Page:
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AN/ALE-47(V) Software Test Environment Automated Scenario and Mission Data File Test Generator Software

Description:

TECHNOLOGY AREA(S): Info Systems, Electronics 

OBJECTIVE: Develop and produce AN/ALE-47(V) Countermeasure Dispenser Set Software Test Environment Automated Scenario and Mission Data File Test Software.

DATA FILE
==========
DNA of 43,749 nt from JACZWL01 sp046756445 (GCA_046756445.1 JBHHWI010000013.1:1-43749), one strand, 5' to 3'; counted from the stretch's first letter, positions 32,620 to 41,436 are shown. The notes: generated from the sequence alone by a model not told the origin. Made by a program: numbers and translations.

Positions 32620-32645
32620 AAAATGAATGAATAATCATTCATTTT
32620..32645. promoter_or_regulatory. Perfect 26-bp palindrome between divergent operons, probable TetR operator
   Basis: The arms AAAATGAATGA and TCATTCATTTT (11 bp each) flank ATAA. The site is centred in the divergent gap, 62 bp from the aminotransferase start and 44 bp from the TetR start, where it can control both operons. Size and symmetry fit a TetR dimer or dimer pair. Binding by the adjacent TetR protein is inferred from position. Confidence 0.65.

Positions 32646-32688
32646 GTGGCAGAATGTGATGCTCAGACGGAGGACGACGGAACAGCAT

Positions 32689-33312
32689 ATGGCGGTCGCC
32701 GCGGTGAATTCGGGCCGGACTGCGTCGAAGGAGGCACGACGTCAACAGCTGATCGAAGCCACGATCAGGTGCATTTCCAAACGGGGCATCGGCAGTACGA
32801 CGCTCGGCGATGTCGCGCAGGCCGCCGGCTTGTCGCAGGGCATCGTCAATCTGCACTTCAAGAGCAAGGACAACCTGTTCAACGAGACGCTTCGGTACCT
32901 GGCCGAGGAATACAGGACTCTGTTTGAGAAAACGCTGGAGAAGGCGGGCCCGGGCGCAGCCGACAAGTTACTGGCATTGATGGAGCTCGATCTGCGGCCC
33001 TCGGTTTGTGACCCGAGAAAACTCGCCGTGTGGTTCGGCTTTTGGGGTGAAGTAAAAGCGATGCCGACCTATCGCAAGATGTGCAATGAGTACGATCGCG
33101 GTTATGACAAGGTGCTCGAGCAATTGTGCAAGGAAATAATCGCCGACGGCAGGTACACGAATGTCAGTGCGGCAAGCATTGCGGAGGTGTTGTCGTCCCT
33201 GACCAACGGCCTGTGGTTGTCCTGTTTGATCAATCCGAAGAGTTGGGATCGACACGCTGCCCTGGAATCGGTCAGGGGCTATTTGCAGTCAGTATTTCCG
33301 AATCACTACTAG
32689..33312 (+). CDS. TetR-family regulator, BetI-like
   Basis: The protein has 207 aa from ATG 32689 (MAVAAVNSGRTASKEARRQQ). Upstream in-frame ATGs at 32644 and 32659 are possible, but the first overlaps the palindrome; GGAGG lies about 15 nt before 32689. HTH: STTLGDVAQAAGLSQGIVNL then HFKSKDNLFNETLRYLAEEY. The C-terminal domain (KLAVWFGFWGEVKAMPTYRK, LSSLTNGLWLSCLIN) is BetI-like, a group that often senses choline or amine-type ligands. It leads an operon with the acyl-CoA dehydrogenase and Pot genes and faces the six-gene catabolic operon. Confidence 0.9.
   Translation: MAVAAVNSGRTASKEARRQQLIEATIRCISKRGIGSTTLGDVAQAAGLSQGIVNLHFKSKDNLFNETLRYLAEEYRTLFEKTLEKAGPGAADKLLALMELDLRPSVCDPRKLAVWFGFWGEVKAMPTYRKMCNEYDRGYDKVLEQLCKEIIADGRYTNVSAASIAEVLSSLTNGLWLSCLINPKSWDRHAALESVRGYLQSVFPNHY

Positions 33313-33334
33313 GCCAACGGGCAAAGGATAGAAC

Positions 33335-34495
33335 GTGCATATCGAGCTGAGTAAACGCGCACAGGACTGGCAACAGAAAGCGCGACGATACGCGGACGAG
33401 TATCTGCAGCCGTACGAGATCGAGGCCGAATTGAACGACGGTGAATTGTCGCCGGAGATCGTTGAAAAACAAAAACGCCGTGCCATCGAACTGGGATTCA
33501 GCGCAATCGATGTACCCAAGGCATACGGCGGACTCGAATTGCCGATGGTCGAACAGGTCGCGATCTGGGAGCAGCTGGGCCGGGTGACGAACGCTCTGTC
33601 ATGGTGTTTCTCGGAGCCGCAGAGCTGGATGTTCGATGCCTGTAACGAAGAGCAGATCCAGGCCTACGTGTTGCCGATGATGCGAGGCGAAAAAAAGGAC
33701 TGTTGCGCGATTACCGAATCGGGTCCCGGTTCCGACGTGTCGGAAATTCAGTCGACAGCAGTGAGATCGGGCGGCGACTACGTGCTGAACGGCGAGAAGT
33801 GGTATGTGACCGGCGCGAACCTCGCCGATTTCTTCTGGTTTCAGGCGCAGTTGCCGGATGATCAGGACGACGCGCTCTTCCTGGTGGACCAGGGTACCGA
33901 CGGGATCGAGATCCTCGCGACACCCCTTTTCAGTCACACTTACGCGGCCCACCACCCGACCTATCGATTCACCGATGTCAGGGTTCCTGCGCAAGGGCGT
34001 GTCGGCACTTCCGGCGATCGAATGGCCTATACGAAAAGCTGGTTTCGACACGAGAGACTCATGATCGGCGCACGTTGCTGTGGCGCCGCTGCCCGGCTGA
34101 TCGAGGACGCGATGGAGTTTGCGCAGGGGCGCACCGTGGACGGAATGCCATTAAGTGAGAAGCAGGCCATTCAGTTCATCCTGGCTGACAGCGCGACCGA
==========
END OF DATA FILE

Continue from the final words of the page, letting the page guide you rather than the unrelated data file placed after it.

DESCRIPTION: The AN/ALE-47(V) Countermeasures Dispenser Set (CMDS) is installed in nearly every Department of Navy active aircraft—approximately 3,700 aircraft—as well as several Air Force, Army, and foreign military aircraft. The CMDS is a critical component of the Aircraft Survivability Equipment (ASE) Suite and is integrated with advanced Missile Warning Systems, Radar Warning Receivers, Mission Computers, and advanced expendables. Each Type/Model/Series (T/M/S) of aircraft utilizes a unique ALE-47 Mission Data File (MDF). These MDFs are mission-critical software that must undergo extensive ALE-47 Hardware-in-the-Loop testing prior to fielding. Each platform T/M/S receives an MDF update approximately every 18 to 24 months. The ALE-47 Software Support Activity (SSA) develops and tests approximately 40 MDFs per year, which includes operational MDFs, flight test MDFs, integration MDFs, and special purpose MDFs. The testing is conducted on the ALE-47 Software Test Environment (STE), which is a Windows PC-based test station to simulate ALE-47 CMDS multiple aircraft configurations and expendable magazine payloads with data capture of CMDS 1553 AV/EW Bus, Sequencer Data Link, Cockpit Control Data Link, and Discrete Input/Output (I/O). The test report is a sequential data capture of all I/O including dispense patterns with a 1 millisecond (ms) resolution. The test requirement is extensive because every manual, semi-automatic, and automatic program must be tested and verified under differing scenarios of expendable magazine loadouts and aircrew/platform/threat scenarios. Up to 256 threat-emitter IDs can be sent to the ALE-47 from the Radar Warning Receiver for threat processing, as well as Missile Warning Threats and aircrew Manual Dispense Program requests. In addition to the dispense requests, there are up to 16 different expendable countermeasure magazine loadouts (with associated inventory) available to be loaded on the aircraft. Aircraft Mission Computers can also send navigational data (i.e. airspeed and altitude) over the Avionics MIL-STD-1553 bus to the ALE-47 to be used for additional countermeasure response determination. The number of dispensers used by various aircraft varies between 2 and 18, and testing every possible combination of the magazine loadouts, as well as sequencing of dispense processing requests, can be a substantial effort. There is a significant opportunity to automate some of the MDF test process to reduce cost, schedule, and defect rates. The current cost, schedule, and defect rate of an MDF project varies based on the complexity of the MDF. An average estimate of current test cost is 150 work hours and takes approximately four weeks. Defect rates are captured during initial developer test. They are reduced via the test, fix, test process and then the MDF is handed over for Independent Validation & Verification (IV&V) where defects can still occur, but normally at a reduced rate because the majority of defects should have been resolved during initial MDF developer test. In addition to these defects there are sometimes situations where a defect can exist in a delivered MDF due to the inability to run every single different scenario that could occur during a flight scenario. The average defect rate during developer test is 20 and during IV&V is on average 5. We have very few documented defects in delivered MDFs, over the past 12 months there have been 2 defects found during on-aircraft test. The SSA delivers approximately 50 MDFs per year. The ALE-47 SSA utilizes a STE to conduct this ALE-47 MDF testing. The current test process requires a significant amount of time for a person to develop platform-specific simulation scripts, operate the STE during test (user interaction may include changing system mode and/or initiating dispense requests), initiating macros (e.g., scripts containing a dispense event), and to load, reload, and modify expendable inventories. An automated test environment would greatly reduce cost and schedule associated with MDF testing. The current STE Simulation Manager Software programming language is in C++. Testing priorities include: 1) automate the ability to run the test until all Magazines are empty., 2) automate the process of verifying the dispense program (timing) is within specification, 3) automate the process of verifying program, payload and zone substitution is per the specification, and 4) automate the process of running each dispense source multiple times in various orders and reloading the inventory as necessary to support the automation. Work produced in Phase II may become classified. Note: The prospective contractor(s) must be U.S. Owned and Operated with no Foreign Influence as defined by DOD 5220.22-M, National Industrial Security Program Operating Manual, unless acceptable mitigating procedures have been implemented and approved by the Defense Security Service (DSS). The selected contractor and/or subcontractor must be able to acquire and maintain a secret level facility and Personnel Security Clearances, in order to perform on advanced phases of this contract as set forth by DSS and NAVAIR in order to gain access to classified information pertaining to the national defense of the United States and its allies; this will be an inherent requirement. The selected company will be required to safeguard classified material IAW DoD 5220.22-M during the advance phases of this contract.